Bitcoin halving explained: Price & future impact?

The Bitcoin halving event unfolds in five distinct phases, each influencing market dynamics. From the pre-halving anticipation to the post-event parabolic surge, understanding these stages is essential for investors.

This article discusses each phase of the Bitcoin halving event, shedding light on the behavioural patterns, price fluctuations, and market sentiment.

bitcoin halving cycle

The year 2024 is poised to be a crucial year for the cryptocurrency sector, particularly for Bitcoin. We have eagerly awaited the approval of Bitcoin spot ETFs in the US, and in April, the upcoming BTC halving is anticipated, marking a halving of the block rewards for miners.

The halving is a highly anticipated event within the crypto community, traditionally catalysing an upswing in BTC prices due to the increased scarcity resulting from the reduced block rewards.

What does bitcoin halving mean?

The Bitcoin halving is a scheduled event in the protocol that halves the block reward for miners validating blocks. As previously explained, the objective is to decrease BTC issuance, control inflation, and ensure a stable and limited currency supply. This automatic process occurs every 210,000 blocks, approximately every four years.

Halving over time

When Bitcoin commenced in 2009, each block contained 50 BTC. The first halving in 2012 reduced the reward to 25 BTC per block. The second halving in 2016 lowered the issuance to 12.5 BTC, and the third in 2020 set the issuance at the current 6.25 BTC per block. Consequently, the next halving will reduce the reward to 3.125 BTC. Halving will continue every 210,000 blocks until the final cycle concludes in 2144.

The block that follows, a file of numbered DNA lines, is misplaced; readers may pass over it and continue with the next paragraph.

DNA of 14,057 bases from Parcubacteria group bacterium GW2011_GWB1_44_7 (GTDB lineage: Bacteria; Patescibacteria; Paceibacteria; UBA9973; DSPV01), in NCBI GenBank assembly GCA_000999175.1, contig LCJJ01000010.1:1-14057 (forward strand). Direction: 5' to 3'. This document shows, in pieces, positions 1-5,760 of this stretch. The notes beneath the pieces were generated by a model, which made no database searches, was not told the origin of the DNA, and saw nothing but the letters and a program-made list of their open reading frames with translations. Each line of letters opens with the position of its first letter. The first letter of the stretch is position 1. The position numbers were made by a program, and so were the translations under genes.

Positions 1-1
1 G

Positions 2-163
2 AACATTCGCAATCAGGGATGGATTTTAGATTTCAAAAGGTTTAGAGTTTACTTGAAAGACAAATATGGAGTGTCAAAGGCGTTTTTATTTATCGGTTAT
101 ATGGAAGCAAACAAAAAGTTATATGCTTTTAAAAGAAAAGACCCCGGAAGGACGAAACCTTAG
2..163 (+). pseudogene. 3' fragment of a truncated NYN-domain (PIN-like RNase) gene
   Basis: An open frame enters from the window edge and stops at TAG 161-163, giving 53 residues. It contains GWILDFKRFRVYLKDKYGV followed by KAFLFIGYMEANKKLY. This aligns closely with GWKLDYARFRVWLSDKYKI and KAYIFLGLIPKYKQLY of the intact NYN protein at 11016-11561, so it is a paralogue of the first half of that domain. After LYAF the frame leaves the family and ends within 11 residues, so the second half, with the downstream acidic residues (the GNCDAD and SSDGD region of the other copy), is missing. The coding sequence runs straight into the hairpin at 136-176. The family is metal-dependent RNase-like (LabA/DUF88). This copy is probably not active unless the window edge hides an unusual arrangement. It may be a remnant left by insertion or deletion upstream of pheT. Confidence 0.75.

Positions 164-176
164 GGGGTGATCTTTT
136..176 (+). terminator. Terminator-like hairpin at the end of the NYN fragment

When is next bitcoin halving?

The next Bitcoin halving is expected to occur on May 4, 2024, when the block height reaches 840,000. During this event, the reward for mining a Bitcoin block will be reduced from the current 6.25 bitcoins to 3.125 bitcoins.

when is the next bitcoin halving date

How does halving affect Bitcoin?

Beyond diminishing BTC issuance and controlling inflation, halving impacts mining profitability. Miners receive fewer bitcoins for their work due to the halving of rewards. This may be detrimental in regions with high electricity costs, rendering mining unprofitable. Stopping the mining activity could jeopardise the stability and continuity of the BTC network. However, in the long term, it can be profitable for miners, as the reduction in rewards may be offset by the increased value of the mined cryptocurrencies if the BTC price rises.

Halving can also heighten BTC volatility. The reduction in circulating BTC increases demand, prompting rapid trader responses and resulting in price fluctuations. Notably, volatility isn't necessarily negative, as some users can leverage it for Bitcoin options trading.

Finally, Bitcoin exerts an undeniably positive influence by sparking increased interest in cryptocurrency. This event, coupled with the ensuing changes, attracts more individuals to Bitcoin, fostering its adoption.

Five phases of Bitcoin halving

Phase 1: pre-period

This phase starts approximately 6 months before the halving event and is marked by an upsurge in buying activity and heightened demand. Users aim to accumulate or derive performance benefits in anticipation of the impending event. During this period, there is typically a growing media interest in Bitcoin, attracting new users to discover Bitcoin and other cryptocurrencies.